Youth Against Marine Debris Challenge

A project by Mid-North Coast Sustainability Education Network

This project actively engaged 700 young people on the mid-north coast of NSW to adopt a litter hotpot close to their school and educate their community about the issue of marine debris.

The Youth Against Marine Debris Challenge was a new program developed by Chantelle Burns from the Department of Primary Industries- NSW Marine Parks. Program resources were developed, including an introduction to the Challenge, teacher training notes and a sign-up sheet, as well as the program mascot ‘Mr Crabby’. Litter clean up kits with Boomerang Bags made from repurposed materials and gloves were provided by MidWaste Regional Waste Forum.

“The highlight of the project was working collaboratively with my network peers, who are like-minded, determined people who are all there for the greater good!”
Chantelle Burns, Department of Primary Industries- NSW Marine Parks

Two training days were attended by 44 educators at Aldavilla Primary School in Kempsey and Kororo Public School in Coffs Harbour. Here the primary and high school teachers learnt about the issue of marine debris from the Department of Primary Industries- NSW Marine Parks and were introduced to the Youth Against Marine Debris Challenge. Teachers also enjoyed a workshop by Cascade Environmental Education Centre on how to introduce mindfulness in nature into their teaching. At the end of the day teachers were asked to sign up to the challenge and were assigned local mentors from the Mid-North Coast Sustainability Educators Network.

Five primary schools from four local government areas from across the region signed up to the challenge of adopting a litter hotspot and producing a video of their experience.

700 students participated in litter clean ups and rubbish analysis, with another 400 students from the school communities educated and engaged through viewing and discussing the videos and photos documenting the school’s challenges.

“The more involved I have become in this project the more aware I am of just how many things in our world are plastic! As a result, I have been trying to cut down as much as I can and so has my class. I have also overheard some of my students talking about their new awareness with others- which is fantastic!”
Danielle Morgan, Coffs Harbour Public School

Schools reported different results as to what types of litter were most problematic in their various hotspots, however plastic packaging and cigarette butts were common to all spots.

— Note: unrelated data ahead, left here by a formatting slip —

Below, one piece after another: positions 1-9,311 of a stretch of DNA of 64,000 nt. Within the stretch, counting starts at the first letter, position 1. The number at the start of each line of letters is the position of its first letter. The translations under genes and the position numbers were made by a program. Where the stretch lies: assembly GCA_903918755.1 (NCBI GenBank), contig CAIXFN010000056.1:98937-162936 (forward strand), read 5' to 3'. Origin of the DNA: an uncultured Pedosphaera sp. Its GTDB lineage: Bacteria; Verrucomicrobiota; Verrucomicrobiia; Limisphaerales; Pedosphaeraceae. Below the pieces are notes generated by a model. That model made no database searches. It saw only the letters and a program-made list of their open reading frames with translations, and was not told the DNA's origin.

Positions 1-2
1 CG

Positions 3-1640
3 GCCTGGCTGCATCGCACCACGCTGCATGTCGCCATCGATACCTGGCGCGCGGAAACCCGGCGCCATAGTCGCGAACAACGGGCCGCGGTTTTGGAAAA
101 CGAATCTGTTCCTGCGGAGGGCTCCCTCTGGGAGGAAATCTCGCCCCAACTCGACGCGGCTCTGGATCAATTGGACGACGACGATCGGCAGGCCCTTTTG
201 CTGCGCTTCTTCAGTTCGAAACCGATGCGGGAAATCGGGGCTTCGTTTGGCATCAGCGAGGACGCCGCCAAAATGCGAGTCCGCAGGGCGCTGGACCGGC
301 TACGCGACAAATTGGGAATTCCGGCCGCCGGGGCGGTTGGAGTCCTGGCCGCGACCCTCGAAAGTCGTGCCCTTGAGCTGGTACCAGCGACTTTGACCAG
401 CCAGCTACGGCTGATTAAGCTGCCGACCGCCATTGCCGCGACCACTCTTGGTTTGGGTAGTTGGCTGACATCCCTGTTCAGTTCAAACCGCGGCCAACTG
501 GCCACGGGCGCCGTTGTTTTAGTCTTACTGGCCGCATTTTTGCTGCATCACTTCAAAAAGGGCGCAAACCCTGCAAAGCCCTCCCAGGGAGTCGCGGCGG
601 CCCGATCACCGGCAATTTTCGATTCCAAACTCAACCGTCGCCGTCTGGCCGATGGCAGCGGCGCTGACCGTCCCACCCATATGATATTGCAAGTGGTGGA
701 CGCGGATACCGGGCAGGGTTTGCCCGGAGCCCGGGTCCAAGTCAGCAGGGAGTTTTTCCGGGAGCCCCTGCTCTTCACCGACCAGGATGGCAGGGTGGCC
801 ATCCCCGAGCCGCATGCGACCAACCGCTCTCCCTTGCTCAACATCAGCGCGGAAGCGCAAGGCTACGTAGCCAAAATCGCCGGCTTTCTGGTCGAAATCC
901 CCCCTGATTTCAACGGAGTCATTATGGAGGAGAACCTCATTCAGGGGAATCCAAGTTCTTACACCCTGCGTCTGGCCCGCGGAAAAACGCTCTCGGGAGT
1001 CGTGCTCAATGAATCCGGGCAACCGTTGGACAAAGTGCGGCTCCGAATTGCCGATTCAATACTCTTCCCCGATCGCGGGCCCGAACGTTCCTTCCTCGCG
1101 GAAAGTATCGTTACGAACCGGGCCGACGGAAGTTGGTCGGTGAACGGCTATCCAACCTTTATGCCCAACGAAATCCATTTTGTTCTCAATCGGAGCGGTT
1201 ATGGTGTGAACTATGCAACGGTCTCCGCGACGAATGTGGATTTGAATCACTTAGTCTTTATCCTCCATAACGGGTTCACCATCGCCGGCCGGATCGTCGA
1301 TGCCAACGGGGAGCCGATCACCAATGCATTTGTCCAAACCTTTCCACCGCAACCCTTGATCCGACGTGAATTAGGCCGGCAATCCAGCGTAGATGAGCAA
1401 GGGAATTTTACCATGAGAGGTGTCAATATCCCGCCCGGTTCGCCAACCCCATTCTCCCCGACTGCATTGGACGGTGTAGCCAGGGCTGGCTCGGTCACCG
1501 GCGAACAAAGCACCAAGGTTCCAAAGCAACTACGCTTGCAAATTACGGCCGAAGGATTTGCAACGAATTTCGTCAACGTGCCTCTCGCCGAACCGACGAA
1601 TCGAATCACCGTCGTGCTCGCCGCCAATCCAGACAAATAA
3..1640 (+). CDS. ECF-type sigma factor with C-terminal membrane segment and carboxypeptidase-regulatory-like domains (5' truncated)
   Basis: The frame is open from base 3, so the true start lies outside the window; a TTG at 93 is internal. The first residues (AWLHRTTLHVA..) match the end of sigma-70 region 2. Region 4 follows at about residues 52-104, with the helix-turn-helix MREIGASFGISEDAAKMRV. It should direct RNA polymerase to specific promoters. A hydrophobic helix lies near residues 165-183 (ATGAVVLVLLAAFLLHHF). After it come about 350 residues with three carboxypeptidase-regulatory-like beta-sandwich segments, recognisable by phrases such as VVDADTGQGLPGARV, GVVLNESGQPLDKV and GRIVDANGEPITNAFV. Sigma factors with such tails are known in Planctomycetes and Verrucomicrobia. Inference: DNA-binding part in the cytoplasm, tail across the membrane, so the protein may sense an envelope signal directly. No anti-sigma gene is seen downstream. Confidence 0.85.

Teachers gave unanimous feedback that the project had a noticeable impact on both the children and adults involved, with one school reporting that as a result of the challenge they reduced the amount of litter on their school playground from 11 kg to 3 kg a day.

“Working together towards a common purpose was a great way to connect and be inspired by other educators in the region. We organised an end of year Green Drinks to help celebrate the collaborative energy that has been fostered by the project and it was a great way to share our positivity of what we had accomplished!”
Lisa Siegel, Cascade Environmental Education Centre


  • Mid-North Coast Sustainability Education Network
  • Department of Primary Industries- NSW Marine Parks;
  • Cascade Environmental Education Centre;
  • Impact Environmental;
  • MidWaste Regional Waste Forum;
  • Midcoast Council;
  • Australian Association for Environmental Education- NSW Chapter


The key achievement of this project was that it incorporated training, empowerment and then environmental action all in the same project, with great behavioural and physical results.


  • An outcome for school educators in our network was that they learned about an important environmental issue and how to empower their students to do something about it;
  • An outcome for our network was the project brought new members on board and we built our membership throughout the year-long project;
  • An outcome for the environment was that thousands of pieces of potential marine debris were collected, analysed, and disposed of properly – and both young people and adults learned that their decision making around consuming and disposing really makes a difference.


  • The ‘tyranny of distance’ of our large network area was overcome by holding two educator training days in the northern end and centre of our region;
  • The Youth Against Marine Debris Challenge was designed as a self-directed project for schools, rather than the usual excursion or activity model where an external environmental educator runs the activity for the teacher. We think this may have been a barrier for a few of the schools who dropped out, as they discovering they didn’t have the time required to carry out the project. Although we assigned a local mentor from our network to each school who signed up to the challenge, this support was not enough to overcome this barrier;
  • Getting the clean up photos and videos from the schools was challenging for two reasons: teachers have busy schedules and not all of the schools could give us legal permission to use their photos and videos outside of the school community;
  • The next time we do a project like this, we will start it at the beginning of the school year in order to give the schools the maximum amount of time to carry out the project at their convenience;
  • The project initially encouraged schools to use the EPA’s Local Litter Check Methodology to identify and monitor their litter hot spot, to give them a financial incentive to do a structured clean up. However, none of the schools did this and instead adapted the challenge to suit their requirements and the time and resources available to them. Ultimately, we think that this is a good thing, but it has made it difficult for reporting purposes!


$1,500 cash, $5,194 in-kind contributions.

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